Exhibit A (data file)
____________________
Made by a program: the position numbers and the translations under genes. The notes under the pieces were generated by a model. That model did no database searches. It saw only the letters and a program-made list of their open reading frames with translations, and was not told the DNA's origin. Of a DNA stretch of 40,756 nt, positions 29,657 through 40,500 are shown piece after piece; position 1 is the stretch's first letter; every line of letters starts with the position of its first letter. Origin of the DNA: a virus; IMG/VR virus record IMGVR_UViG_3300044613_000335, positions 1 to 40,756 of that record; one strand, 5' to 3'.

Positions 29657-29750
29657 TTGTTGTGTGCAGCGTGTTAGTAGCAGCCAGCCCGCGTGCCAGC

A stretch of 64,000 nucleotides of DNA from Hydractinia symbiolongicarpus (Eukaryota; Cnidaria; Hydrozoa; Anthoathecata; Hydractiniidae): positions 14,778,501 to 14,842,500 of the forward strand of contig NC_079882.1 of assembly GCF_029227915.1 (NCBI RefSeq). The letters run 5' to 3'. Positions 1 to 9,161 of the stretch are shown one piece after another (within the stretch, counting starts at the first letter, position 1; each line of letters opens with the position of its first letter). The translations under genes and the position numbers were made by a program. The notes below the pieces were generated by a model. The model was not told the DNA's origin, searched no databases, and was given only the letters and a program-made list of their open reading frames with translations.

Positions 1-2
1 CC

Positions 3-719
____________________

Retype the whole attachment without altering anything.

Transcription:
Made by a program: the position numbers and the translations under genes. The notes under the pieces were generated by a model. That model did no database searches. It saw only the letters and a program-made list of their open reading frames with translations, and was not told the DNA's origin. Of a DNA stretch of 40,756 nt, positions 29,657 through 40,500 are shown piece after piece; position 1 is the stretch's first letter; every line of letters starts with the position of its first letter. Origin of the DNA: a virus; IMG/VR virus record IMGVR_UViG_3300044613_000335, positions 1 to 40,756 of that record; one strand, 5' to 3'.

Positions 29657-29750
29657 TTGTTGTGTGCAGCGTGTTAGTAGCAGCCAGCCCGCGTGCCAGC

A stretch of 64,000 nucleotides of DNA from Hydractinia symbiolongicarpus (Eukaryota; Cnidaria; Hydrozoa; Anthoathecata; Hydractiniidae): positions 14,778,501 to 14,842,500 of the forward strand of contig NC_079882.1 of assembly GCF_029227915.1 (NCBI RefSeq). The letters run 5' to 3'. Positions 1 to 9,161 of the stretch are shown one piece after another (within the stretch, counting starts at the first letter, position 1; each line of letters opens with the position of its first letter). The translations under genes and the position numbers were made by a program. The notes below the pieces were generated by a model. The model was not told the DNA's origin, searched no databases, and was given only the letters and a program-made list of their open reading frames with translations.

Positions 1-2
1 CC

Positions 3-719